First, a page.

Over the Top

Minnesota man builds collection of barn cupolas


| April 2005


Marvin Grabau's horse has a wooden leg.

His cow has been shot 28 times and pierced by a lightning rod.

Marv likes them that way. He's rescued these critters and given them a home. "We've got a lot of horses, like the one behind the shop," he says. "A guy gave that to us. It blew off the barn and his wife hit it with the lawnmower. I had to carve a wooden leg to fix it up. I used some body putty and epoxy and painted it. It looks pretty fair right now. The cow is a weather vane with 28 bullet holes in it. It's on a lightning rod, not a vane."

These abused animals rise above the cupolas Marv collects. The habit, one might say, runs in his, uh, vanes. Most of the animals he rescues have been used as targets at some point in their tenure atop buildings, making the hunt for the most interesting tin ornaments a perpetual challenge. Cupolas, though, are not his only interest: He also collects and restores old caisson carts (used to haul ammunition), wheelbarrows, tricycles, coaster wagons, outhouses, hay stackers and a multitude of other devices.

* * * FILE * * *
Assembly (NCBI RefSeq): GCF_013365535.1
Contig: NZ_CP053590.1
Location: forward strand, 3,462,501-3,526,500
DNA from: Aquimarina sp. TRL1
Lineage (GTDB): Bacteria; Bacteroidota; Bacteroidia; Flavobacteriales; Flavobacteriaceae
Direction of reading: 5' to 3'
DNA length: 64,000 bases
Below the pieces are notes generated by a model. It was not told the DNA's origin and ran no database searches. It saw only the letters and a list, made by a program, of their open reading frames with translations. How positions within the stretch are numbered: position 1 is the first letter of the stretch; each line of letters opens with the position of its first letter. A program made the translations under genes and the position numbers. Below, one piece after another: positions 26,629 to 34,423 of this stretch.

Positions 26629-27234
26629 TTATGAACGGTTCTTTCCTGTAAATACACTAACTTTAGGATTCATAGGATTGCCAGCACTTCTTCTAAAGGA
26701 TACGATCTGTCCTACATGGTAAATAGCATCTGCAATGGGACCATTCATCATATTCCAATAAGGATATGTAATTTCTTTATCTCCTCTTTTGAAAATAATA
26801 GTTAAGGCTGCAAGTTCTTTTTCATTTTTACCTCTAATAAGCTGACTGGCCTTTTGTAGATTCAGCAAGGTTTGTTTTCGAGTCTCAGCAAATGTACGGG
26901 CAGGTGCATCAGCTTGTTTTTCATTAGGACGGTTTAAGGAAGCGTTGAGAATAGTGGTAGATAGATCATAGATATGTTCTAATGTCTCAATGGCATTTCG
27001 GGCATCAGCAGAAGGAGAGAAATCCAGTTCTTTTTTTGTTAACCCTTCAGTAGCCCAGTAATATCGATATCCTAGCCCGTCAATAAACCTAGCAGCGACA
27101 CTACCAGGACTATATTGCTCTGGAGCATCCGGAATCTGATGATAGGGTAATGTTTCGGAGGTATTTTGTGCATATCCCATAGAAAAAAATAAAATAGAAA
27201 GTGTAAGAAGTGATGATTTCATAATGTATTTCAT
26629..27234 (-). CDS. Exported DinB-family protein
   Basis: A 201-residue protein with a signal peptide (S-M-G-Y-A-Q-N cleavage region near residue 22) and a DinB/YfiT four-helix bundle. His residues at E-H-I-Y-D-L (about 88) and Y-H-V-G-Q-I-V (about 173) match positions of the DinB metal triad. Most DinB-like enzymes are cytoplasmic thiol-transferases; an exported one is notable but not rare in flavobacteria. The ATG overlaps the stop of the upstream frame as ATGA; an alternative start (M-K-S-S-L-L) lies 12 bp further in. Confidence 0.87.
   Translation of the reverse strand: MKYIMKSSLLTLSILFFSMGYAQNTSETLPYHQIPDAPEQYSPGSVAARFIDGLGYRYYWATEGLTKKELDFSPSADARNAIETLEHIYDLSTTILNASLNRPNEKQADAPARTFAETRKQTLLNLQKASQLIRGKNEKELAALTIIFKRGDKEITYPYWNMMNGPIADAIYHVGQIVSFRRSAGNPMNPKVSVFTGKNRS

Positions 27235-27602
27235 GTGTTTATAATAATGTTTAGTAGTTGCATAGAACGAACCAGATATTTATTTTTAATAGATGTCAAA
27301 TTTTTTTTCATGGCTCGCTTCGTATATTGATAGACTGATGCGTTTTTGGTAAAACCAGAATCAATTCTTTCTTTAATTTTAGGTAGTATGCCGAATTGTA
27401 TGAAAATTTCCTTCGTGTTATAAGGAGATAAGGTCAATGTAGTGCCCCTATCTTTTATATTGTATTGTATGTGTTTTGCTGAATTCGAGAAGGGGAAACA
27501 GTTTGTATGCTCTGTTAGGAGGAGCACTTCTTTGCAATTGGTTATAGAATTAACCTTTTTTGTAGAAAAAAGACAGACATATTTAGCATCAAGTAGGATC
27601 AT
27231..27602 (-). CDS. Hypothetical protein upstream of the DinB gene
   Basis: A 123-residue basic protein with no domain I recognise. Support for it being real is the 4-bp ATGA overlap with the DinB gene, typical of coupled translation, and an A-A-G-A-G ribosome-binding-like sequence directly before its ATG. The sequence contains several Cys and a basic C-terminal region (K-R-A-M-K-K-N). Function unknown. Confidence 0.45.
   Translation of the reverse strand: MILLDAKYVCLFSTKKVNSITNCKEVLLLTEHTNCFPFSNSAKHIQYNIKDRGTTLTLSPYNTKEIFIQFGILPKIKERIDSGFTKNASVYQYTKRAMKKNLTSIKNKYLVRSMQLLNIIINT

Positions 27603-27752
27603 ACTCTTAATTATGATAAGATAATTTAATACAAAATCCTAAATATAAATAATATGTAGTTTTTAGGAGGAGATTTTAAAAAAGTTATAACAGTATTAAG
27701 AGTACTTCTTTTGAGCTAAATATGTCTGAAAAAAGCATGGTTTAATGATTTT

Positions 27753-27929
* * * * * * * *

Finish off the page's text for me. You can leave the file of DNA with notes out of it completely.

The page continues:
Marv's cupola collection is on full display atop his barn, woodworking shop and other outbuildings at his fourth-generation farm, Ridgerunner Acres, near Wykoff, Minn. "We've gotten 35 cupolas in the past 11 months," he says. "I advertised in the paper, and it kind of took off from word of mouth." He specializes in those made of metal. Some were given to him; others were purchased at auctions for prices ranging from 50 cents to $100. "That's about the most I'll offer," he says, "and it depends on whether it's something I don't have or if it's something unusual."

By definition, a cupola is a small, non-mechanical, cylindrical roof vent designed to draw heat and moisture out of a barn. Some models included weather vanes with decorative ornaments. Others had lightning rods with decorative colored-glass balls. Today, the traditional barn cupola is largely a thing of the past. "With all the barns going down, they're disappearing," Marv says. "Someday, there's not going to be a lot of them around."














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